Being a dark moon folk magic ritual, this recording is best listened to in a meditative state around midnight, with very minimal light and few distractions. This is a complete escape from the flesh into the realm of the various spirits and entities both conjured and retreating during the experience. You feel yourself in a dream travelling down a spirit path deeper and deeper into this primeval forest of manifesting energies, and it’s best to let yourself be swallowed and inspired by the visions conjured.

Live @ Ascension Fest 2019

This work represents Common Eider, King Eider at its most minimal and primal, but simultaneously most profound and pure, eschewing a lot of the modern sounds characteristic of their earlier work. Containing a multitude of chants, wails, whispers, and other inhuman vocalizations one is taken to that twilight world in a half-dreaming state where the influence of spectral energies is at its most potent and profound.


COLD SPRING RECORDS presents this ritual housed in a beautiful matte-laminate gatefold ecopak, with visuals prepared by Kevin Gan Yuen (Sutekh Hexen).

BANDCAMP
FACEBOOK

Categories
Review

LLYN Y CWN leads excursions into the depths of night to confront “Twll Du”

Llyn y Cwn is an up and coming dark ambient unit from Wales, heavily influenced by the countryside from which the project spawned. The name “Twll Du” is in fact the name of a gorge in Wales known as the Devil’s Kitchen, where smoke from the depths is occasionally seen rising. It’s rare in the wide world of underground music that we’re exposed to the many treasures this nation holds.

From the outset, this is a rather minimal work focusing a lot on deep dark drones and what appear to be cavernous field recordings. You get a lot of that similar feeling as “deep ambient” artists like Amon occasionally generate, building layer upon layer of deep tones in order to generate a feeling of wide open spaces and deep chasms, but by the second track things take a much darker turn as the deep dirges and foreboding melodies kick in.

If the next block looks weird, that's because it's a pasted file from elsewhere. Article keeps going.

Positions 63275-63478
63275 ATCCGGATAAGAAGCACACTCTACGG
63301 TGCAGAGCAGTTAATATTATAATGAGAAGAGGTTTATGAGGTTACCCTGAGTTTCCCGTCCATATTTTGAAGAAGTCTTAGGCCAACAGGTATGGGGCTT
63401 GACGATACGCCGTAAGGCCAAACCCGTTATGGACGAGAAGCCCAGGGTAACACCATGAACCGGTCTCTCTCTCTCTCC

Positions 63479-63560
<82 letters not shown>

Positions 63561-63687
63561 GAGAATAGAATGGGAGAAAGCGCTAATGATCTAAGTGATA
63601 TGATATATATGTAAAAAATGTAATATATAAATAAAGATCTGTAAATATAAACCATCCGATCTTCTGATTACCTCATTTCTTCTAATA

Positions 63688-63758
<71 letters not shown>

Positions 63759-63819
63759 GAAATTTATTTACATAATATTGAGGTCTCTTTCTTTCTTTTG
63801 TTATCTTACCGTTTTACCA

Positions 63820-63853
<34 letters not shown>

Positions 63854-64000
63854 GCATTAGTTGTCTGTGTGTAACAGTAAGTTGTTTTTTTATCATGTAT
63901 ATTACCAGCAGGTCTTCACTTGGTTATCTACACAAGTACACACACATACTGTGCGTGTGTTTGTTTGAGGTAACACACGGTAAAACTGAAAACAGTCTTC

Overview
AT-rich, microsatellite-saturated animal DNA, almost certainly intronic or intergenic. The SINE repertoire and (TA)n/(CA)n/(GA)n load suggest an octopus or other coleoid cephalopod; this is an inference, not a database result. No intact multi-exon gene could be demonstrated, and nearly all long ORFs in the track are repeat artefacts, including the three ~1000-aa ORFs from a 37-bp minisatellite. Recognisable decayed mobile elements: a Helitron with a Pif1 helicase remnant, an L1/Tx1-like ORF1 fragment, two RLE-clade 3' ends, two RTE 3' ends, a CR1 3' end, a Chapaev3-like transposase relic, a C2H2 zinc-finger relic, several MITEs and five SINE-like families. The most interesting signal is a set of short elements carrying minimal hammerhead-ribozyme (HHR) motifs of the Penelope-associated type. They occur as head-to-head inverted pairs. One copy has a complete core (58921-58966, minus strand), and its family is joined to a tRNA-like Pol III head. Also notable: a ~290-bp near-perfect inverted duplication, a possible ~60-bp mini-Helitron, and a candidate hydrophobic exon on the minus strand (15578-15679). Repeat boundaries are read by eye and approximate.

This isn’t just a nature walk or cavernous excursion, but the suggestion of something much more sinister and profound is lurking just out of sensory reach through the minimal melodies that act like a guide throughout this journey. Occasionally reminiscent of some of the darker moments of Dense Vision Shrine or even Vinterriket, though the ghostly atmosphere here is much more present and oppressive, like a thick tension in the air as one enters a haunted area.

On a whole, this is actually a very simple release. We never really get to see or hear what’s beyond the sinister door, but what we get instead is a very moody walk through the bowels of night, through foreboding landscapes, and a bit of a tour around the rim of the abyss without really falling in. Probably the best listening experience reading your favorite dark fantasy work by candlelight while this album throbs its magic through your headphones, or out for a walk through a mountainous landscape at night.